Wednesday, April 09, 2008

Your Attention: Is it turned on?

There is a photograph. It is of a vulture waiting for a sundanese girl, crouched on the ground, as if in prayer, to die. It has been passed around the world millions of times, you cannot see it without being affected; it's creator killed himself, although there is debate as to whether the picture was the cause or not.

There is a theory. In quantum theory, the act of observing a particle determines whether it is decayed or not. The act of placing attention on something changes the item being attended.

Our attention, a biological process documentable in the cortex, changes the world simply by being directed. I did a paper on "The Effects of Neural Plasticity on Deaf Persons over time", in which I noticed that congenitally deaf people had two points of attention, which they could control seperately. Typically people only have one, which is defined primarily by memory. We remember what we payed attention to but what we recall later. Even subconsciously, we pay attention to something. If you daydream, you will still show a preferential treatment in recall towards what the main focus of your attention was.

It is, unfortunatly, not only what your eyes are pointing at; this is demonstrated by a simple experiment. Fix your eyes on the period at the end of this sentance. Now, read the words around it, without moving your eyes. It should be possible, since even blind people, or people without eyes, are capable of fixing their attention.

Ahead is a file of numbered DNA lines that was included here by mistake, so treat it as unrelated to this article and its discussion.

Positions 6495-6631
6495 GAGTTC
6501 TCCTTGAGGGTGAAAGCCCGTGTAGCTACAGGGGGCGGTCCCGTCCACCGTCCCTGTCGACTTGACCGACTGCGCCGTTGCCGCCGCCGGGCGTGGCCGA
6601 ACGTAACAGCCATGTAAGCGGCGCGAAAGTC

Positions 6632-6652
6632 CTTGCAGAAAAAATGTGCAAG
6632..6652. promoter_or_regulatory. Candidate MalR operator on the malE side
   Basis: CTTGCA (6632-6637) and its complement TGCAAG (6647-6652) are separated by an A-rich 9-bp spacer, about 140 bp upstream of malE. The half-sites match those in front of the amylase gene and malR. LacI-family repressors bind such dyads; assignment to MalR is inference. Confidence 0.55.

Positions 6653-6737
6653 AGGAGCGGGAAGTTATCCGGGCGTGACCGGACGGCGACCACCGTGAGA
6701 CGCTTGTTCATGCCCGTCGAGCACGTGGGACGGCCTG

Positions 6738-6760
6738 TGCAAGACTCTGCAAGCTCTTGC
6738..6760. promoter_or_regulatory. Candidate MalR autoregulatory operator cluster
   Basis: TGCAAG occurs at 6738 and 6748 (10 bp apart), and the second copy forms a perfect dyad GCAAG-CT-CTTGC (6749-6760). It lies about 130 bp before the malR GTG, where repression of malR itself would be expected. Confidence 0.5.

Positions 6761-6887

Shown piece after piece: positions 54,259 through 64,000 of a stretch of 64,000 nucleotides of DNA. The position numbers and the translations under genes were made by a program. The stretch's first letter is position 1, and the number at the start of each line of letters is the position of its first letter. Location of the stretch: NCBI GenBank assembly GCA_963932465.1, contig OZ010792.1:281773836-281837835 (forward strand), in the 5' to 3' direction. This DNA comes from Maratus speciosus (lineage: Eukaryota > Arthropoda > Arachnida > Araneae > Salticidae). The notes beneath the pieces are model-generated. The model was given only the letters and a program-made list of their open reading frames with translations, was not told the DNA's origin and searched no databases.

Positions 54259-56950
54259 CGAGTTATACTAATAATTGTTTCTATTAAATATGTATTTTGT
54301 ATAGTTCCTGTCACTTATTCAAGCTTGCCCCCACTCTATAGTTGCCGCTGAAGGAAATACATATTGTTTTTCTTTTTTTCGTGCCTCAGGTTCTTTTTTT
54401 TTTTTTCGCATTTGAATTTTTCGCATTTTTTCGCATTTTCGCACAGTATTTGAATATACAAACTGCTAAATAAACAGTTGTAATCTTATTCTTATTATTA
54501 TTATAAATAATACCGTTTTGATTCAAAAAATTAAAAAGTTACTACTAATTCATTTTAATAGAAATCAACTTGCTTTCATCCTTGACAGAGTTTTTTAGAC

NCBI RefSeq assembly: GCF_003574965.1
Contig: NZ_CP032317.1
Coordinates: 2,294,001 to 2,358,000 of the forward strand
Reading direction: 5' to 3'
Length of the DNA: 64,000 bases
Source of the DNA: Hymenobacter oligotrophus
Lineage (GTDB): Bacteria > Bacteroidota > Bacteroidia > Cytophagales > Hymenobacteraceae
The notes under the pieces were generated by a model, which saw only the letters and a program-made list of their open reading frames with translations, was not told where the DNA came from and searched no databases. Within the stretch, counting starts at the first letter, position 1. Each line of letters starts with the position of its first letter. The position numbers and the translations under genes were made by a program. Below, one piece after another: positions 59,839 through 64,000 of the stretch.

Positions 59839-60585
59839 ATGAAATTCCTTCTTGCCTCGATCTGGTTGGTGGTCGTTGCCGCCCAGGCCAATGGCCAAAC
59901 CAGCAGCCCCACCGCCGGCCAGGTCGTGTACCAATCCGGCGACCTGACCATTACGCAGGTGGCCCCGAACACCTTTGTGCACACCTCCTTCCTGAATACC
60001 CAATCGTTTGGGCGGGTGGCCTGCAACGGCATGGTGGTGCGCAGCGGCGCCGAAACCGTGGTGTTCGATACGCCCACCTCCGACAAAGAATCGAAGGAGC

This is, unfortunatly, also the extent of our knowledge about this elusive process. The actual mechanics of attention are unknown. People, even without seeing, can tell when someone is watching them, with a disturbingly high accuracy rate. Is it pheromones? It is unlikely to be eye contact. Perhaps electromagnetic disruptions. There are computors now that respond to thoughts; you focus your attention on a sliding bar with two lights on it and imagine pulling the lights apart, and they move. What is the nature of the process at work here?

I think it is likely to be electromagnetic disruptions. This, however, makes me wonder, can a computor pay attention to something? If it can, how will this affect our views of "humanity"? Will a computor be human? My personal beliefs regarding sentience and the nature of humanity is that if you apply a personal moral code, with guidelines, then you are human. This shows a higher understanding of one's actions, the motivations, consequences, and ethical ramifications therein. If a computor becomes able to pay attention, and thus become self-aware, for it is only a matter of time before a source of attention turns to itself, will it be classified as human? Perhaps an animal first?

This is not a fully-developed idea, as I have been busily training people, but this was too interesting not to write on.

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